Simmons does not support senate bill
by Paisley Boston
Feb 28, 2014 | 2433 views | 0 0 comments | 25 25 recommendations | email to a friend | print
Racial discrimination once trampled the streets of many states.

Recently there has been an entirely different type of discrimination pertaining to sexual orientation and lawmakers have been "on the fence" about their role on the issue.

Mississippi ‘s Religious Freedom Restoration Act is similar to bills being offered in legislatures across the nation that opponents say would allow discrimination against gay people and others.

State Sen. Willie Simmons said he does not agree with the bill and he refused to support it.

"I hope lawmakers have enough sense not to pass this ridiculous bill and I hope that if it is passed then the business owners in Bolivar County do not embrace it. I think it will be a bad law," said Simmons.

According to Simmons, when there are businesses willing to pick and choose a certain type of individual who works for them or dines in their restaurants, then their value system should be questioned.

"It seems like we are getting back into the old days of discrimination and segregation. If the law is passed, then this means that individuals will be allowed to put up signs that will not allow certain individuals to enter their establishments," Simmons said.

"These are the same practices that were followed during the days of segregation," he added.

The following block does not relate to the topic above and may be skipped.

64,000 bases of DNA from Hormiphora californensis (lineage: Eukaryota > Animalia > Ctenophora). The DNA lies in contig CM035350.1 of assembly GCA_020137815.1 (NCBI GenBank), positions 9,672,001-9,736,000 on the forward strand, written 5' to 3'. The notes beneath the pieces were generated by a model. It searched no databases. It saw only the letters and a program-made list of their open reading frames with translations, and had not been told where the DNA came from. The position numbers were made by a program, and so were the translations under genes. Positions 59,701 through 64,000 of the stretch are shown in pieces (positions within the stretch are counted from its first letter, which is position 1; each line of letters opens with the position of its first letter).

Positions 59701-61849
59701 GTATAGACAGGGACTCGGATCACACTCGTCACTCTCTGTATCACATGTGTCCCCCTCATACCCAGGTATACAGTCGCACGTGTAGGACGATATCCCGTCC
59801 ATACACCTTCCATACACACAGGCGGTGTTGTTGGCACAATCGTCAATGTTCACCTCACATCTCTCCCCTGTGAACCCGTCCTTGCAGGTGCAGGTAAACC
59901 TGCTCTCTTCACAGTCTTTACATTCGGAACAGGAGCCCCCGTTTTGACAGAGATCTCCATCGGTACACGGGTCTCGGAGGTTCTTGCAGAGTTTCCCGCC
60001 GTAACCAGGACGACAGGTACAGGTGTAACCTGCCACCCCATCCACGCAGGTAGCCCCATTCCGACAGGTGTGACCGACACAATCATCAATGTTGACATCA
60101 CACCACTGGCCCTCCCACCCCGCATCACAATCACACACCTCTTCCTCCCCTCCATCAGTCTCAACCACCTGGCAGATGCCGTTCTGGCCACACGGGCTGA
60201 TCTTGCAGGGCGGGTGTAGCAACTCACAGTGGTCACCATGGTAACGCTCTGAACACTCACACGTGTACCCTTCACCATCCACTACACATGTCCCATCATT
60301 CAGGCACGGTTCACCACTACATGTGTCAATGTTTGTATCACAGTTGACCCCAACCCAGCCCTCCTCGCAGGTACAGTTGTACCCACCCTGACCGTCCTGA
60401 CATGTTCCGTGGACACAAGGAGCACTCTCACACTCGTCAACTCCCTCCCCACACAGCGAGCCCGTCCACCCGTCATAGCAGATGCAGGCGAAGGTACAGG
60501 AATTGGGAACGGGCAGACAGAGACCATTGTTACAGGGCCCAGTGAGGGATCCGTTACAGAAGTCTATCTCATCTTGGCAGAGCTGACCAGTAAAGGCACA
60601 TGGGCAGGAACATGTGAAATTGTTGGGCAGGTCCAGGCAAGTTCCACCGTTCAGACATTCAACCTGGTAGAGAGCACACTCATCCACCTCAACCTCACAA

The Mississippi Religious Freedom Restoration Act became more noticed after Arizona’s Senate Bill was passed last Thursday.

According to the Arizona bill, business owners or establishments would have the right to refuse service to individuals who violate or go against the business owner's religious preferences.

"I think any person should be allowed to have access to buildings and benefits regardless of their value system as long as they are not causing harm or intend to cause harm to anyone else," said Simmons.

"I may not particularly agree with a particular value that an individual has but as a government official, I do not have the right to prevent them from entering a church or business of their choice – that should be their decision," he added.

According to Amendment I of the United States Constitution, congress shall make no law respecting an establishment of religion, or prohibiting the free exercise thereof; or abridging the freedom of speech, or of the press; or the right of the people peaceably to assemble, and to petition the government for a redress of grievances.

If a particular section of Mississippi Senate Bill 2681 is passed, then it will go against the first amendment.

On Wednesday, Arizona Gov. Jan Brewer vetoed the bill.

According to laws in Arizona, businesses are allowed to choose to fire or refuse to hire anyone for any reason — so long as the refusal isn't on the basis of a "protected" category such as race or sex.

Arizona businesses are legally allowed to discriminate against gay and lesbian individuals because sexual orientation is not a protected category under state law.

According to Mississippi Senate Bill 2681, the purpose of the “Mississippi Religious Freedom Restoration Act is to provide action or an action by any person based on state action shall not burden a person's right to the exercise of religion.”

Senate Bill 2681 is now in the Mississippi House of Representatives and included in that bill is an amendment that would change the state seal to include the words "In God We Trust."